LOS ANGELES (AP) - Former Insurance Commissioner Steve Poizner is trying to get his old job back Tuesday and in the process become the first independent to win statewide office in California.
The race features two Democrats also seeking to become the first of their kind: Dr. Asif Mahmood, who would be the first Muslim in statewide office, and Sen. Ricardo Lara, who would be the first gay Latino to hold such a position. Both men support universal health care, a policy Poizner opposes.
While health care has become a rallying cry of sorts for Democrats this year, it is an area where the insurance commissioner has little control.
The Department of Insurance, which enforces insurance laws, licenses and regulates companies and investigates fraud, is largely seen as a consumer protection agency.
Nevertheless, Mahmood and Lara are burnishing their health care credentials.
Mahmood, a pulmonologist from Pakistan who supports government-run health care for everyone, is using his firsthand experience dealing with health insurers to promote himself as the best person to serve Californians. He’s also calling for better mental health care and better disaster preparation.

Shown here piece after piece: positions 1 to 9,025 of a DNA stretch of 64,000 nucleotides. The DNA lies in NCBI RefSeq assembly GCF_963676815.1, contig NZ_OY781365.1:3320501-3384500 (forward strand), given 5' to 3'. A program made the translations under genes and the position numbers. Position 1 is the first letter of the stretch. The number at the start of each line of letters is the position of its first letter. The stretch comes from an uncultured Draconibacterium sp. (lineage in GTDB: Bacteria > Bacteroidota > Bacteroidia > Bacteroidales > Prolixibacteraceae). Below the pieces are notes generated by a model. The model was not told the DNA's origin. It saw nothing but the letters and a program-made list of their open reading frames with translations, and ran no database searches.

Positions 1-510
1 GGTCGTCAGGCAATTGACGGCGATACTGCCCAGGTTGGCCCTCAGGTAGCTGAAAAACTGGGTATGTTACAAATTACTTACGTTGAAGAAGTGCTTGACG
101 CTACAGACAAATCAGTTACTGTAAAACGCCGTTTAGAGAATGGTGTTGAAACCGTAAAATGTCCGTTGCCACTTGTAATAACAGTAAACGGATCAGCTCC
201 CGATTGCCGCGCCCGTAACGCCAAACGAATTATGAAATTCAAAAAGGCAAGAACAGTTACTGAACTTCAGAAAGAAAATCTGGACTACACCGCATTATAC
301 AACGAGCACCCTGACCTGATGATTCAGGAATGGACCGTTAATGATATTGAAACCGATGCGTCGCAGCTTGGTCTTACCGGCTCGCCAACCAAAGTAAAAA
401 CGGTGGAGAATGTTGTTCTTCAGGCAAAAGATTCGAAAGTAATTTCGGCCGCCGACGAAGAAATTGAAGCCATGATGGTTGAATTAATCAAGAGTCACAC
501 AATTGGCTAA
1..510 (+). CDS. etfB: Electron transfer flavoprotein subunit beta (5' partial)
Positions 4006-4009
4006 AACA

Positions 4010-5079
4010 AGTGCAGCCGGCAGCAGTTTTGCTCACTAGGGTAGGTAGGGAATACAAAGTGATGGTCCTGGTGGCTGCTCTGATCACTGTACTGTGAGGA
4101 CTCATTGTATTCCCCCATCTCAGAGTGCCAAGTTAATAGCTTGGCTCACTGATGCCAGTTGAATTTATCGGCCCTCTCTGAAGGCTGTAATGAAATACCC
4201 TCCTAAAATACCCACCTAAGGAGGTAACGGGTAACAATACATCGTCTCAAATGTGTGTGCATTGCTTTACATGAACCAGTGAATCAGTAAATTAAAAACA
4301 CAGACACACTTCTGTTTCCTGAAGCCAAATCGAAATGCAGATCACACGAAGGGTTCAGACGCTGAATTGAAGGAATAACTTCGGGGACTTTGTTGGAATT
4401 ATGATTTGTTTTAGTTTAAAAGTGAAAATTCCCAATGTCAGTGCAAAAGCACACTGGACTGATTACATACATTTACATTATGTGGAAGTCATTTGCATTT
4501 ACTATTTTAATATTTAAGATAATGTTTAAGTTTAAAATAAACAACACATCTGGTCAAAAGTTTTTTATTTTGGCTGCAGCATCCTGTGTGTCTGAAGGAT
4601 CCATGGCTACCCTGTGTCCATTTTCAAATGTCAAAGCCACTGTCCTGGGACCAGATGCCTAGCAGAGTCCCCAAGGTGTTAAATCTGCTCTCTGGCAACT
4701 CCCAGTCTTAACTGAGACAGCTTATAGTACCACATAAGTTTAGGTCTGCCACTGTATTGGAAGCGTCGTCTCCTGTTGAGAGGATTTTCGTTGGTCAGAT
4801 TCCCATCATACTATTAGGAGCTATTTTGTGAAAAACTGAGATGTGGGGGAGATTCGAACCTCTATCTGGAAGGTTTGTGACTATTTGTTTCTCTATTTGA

Lara, who authored a failed bill that would have provided state-run health insurance, said that remains a top priority, though he also bills himself as an opponent of President Donald Trump - another popular position among Democrats.
Poizner, a wealthy Silicon Valley entrepreneur who was a Republican when he held the office and then lost a bid for the GOP gubernatorial nomination, said he’s running as an independent because the office should be free of politics.
His focus is making sure homeowners have adequate protection against wildfires and other natural disasters. He promised a crackdown on insurance fraud and wants to develop better insurance policies against cybercrime.All three have vowed not to take insurance money, though Lara had to give back money he took from the political action committee of the nation’s largest physician-owned medical malpractice insurer.Lara, who has support of unions and the Democratic party, has spent nearly $1 million on the race, the most of the main three candidates. He still leads the other two with $325,000 in his account.Nathalie Hrizi, a Peace and Freedom Party candidate, is also running on a universal health care platform. She ran for the office in 2014, but only got 5 percent of the vote.The two with the most votes will run against each other in November to replace Dave Jones, a Democrat who served the maximum two terms and is running for attorney general.
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